Why supermajors botched unconventionals
In Malcolm Gladwell’s interpretation of the David and Goliath story, Goliath, while immensely strong, is so blind that he must be led into battle by an attendant.
In Malcolm Gladwell’s interpretation of the David and Goliath story, Goliath, while immensely strong, is so blind that he must be led into battle by an attendant. Goliath cannot see well enough to find his opponents. Instead, Goliath calls out, “Choose you a man and let him come down to me!”
Gladwell’s book, David and Goliath: Underdogs, Misfits, and the Art of Battling Giants, is “about what happens when ordinary people confront giants. … powerful opponents of all kinds. … Each chapter tells the story of a different person—famous or unknown, ordinary or brilliant—who has faced an outsized challenge and been forced to respond. Should I play by the rules or follow my own instincts?”
Goliath’s business model was to be so large, strong and well-placed that the competition would have to come to him. The supermajors’ business model is similar. Opportunities, of sufficient size to be of interest to them, are too big for smaller companies to develop alone. That business model worked well for the majors in the 20th century and for their successors, the supermajors, at the beginning of the 21st century, but it failed when applied to unconventionals.
Fast followers. The petroleum industry Goliaths assume that small companies must bring large, new discoveries to them. The presumption is that the little guys, e.g., the independents, can take the risks in new plays, but will need the deep pockets of a much larger company to develop a discovery. The Goliaths have adopted a strategy of being “fast followers,” with processes to screen opportunities and optimize development.
For decades, this business model worked very well. Projects, with the scale to be of interest to giant companies, were too large for a small company, or even many countries, to fund and manage alone. Getting to first oil or gas in remote, harsh environments took immense capital investments. No petroleum can be produced in deep water without an expensive infrastructure that takes years to build. No gas can be produced in a remote location without an LNG plant or a long-distance pipeline. The little guys could scrape up enough money for exploration, but not development. They had to come to the Goliaths.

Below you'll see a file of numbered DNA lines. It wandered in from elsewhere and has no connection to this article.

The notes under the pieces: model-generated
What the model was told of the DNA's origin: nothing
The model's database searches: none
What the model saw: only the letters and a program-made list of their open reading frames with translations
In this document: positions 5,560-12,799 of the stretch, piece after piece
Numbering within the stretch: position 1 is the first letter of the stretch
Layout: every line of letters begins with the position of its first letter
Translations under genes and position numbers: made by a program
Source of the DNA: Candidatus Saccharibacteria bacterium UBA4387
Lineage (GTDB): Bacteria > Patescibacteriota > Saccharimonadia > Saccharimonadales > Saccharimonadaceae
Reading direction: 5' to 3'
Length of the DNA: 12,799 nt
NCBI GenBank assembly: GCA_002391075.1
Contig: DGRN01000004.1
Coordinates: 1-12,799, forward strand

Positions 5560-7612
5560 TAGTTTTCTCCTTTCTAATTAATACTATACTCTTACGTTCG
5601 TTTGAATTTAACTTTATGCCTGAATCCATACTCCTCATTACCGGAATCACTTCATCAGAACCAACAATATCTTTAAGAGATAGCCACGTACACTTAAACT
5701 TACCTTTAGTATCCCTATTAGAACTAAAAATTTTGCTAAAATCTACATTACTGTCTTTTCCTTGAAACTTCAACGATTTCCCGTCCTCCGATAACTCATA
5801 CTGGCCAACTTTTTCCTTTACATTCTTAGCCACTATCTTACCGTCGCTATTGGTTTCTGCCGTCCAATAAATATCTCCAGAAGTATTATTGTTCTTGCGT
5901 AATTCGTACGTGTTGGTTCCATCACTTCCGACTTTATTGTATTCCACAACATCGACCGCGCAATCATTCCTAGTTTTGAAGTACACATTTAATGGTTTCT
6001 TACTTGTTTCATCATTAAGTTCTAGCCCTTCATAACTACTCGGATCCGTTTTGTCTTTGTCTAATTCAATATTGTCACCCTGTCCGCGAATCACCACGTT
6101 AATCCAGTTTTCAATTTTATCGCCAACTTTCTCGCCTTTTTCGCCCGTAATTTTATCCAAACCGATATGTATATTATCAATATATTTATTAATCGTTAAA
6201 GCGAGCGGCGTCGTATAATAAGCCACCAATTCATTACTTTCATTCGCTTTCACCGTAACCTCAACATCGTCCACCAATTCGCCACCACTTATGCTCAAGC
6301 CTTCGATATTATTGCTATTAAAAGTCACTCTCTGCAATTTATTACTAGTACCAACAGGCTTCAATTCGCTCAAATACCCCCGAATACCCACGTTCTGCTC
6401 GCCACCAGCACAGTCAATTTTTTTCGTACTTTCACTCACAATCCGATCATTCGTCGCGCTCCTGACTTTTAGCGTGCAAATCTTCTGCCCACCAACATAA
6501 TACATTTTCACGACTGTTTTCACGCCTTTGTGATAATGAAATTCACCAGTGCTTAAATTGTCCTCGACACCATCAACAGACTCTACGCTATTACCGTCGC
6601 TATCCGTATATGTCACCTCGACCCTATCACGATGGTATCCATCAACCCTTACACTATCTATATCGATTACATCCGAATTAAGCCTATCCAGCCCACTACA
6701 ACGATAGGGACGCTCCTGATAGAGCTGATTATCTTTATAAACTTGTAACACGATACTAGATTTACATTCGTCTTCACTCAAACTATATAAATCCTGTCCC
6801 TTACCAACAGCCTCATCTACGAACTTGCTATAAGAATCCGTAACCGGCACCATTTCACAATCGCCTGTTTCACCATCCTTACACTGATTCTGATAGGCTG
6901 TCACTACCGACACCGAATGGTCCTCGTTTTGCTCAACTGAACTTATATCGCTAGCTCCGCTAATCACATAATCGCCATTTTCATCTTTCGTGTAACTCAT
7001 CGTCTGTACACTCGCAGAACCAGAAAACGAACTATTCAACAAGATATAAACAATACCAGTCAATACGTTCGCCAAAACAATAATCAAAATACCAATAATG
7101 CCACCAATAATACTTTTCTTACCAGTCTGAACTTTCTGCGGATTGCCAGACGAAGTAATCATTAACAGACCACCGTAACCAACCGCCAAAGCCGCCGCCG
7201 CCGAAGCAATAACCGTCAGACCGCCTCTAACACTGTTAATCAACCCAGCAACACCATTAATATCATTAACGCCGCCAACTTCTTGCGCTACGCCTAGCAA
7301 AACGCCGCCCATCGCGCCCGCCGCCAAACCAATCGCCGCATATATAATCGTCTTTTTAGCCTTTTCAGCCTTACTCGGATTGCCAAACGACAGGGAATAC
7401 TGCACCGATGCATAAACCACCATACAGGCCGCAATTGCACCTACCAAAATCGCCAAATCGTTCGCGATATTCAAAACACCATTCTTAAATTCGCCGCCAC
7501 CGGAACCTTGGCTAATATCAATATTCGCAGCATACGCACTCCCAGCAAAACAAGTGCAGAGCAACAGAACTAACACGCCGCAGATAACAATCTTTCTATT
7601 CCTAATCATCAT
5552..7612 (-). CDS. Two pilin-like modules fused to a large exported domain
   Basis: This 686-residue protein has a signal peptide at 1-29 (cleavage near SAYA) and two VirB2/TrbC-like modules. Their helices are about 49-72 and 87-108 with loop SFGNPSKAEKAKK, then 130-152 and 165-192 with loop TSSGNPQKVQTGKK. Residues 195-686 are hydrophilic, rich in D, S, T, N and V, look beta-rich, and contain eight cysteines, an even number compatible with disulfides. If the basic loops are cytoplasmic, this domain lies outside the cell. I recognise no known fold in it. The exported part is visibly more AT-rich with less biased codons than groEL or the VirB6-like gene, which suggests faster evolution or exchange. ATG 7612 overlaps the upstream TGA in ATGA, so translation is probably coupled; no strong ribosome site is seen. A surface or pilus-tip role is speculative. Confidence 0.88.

The supermajors had stronger balance sheets and credit ratings than many countries. They focused on funding and managing multi-billion-dollar development projects. To maximize their rate of return, the Goliaths developed processes to select the best projects, to optimize their development, and to execute and manage them safely and efficiently. Under the 80/20 principle of focusing on the big assets, they divested less-lucrative, mature and small fields.
But unconventionals in North America didn’t require large investments to get oil and gas to the market. Production from the Bakken shale swamped the oil transportation system before the big guys figured out what was going on, Fig. 1. Natural gas from the Barnett changed the game, while the Goliaths were working on projects to build terminals to import LNG. Some of the hot, new unconventional plays are on acreage divested by the Goliaths as they high-graded their portfolios.
Chasing near-term growth. In his classic business book, The Innovator’s Dilemma, Clayton Christensen observed, “In good companies, resources and energy coalesce most readily behind proposals to attack, upmarket, into higher performance products that can earn higher margins. … The larger and more successful they become, the more difficult it is to muster the rationale for entering an emerging market in its early stages. … Small markets cannot satisfy the near-term growth requirements of big organizations.”
When the Bakken, Eagle Ford and other unconventional plays were in their early stages, supermajors didn’t see them as competitive with their other opportunities. The unconventionals are downmarket plays that, by conventional metrics, do not appear to be sufficiently profitable or sustainable. Christensen did not provide oil industry examples in his work, but there are clear analogies between how the supermajors reacted to the unconventional plays and the examples that he provides in other industries.
One of the reasons that the supermajors were willing to wait and watch the unconventionals develop in North America was that they assumed that, even if they failed to get into the play early, they would have an opportunity to buy a position. In 2009, Exxon Mobil entered into an agreement to acquire XTO for $41 billion in stock, which was approved in June 2010. Four years later, the deal is not looking good. Gas wells drilled by independents continued to come onstream, and the North American gas price declined. The XTO acquisition continues to be a drag on Exxon Mobil’s stock price, Fig. 2.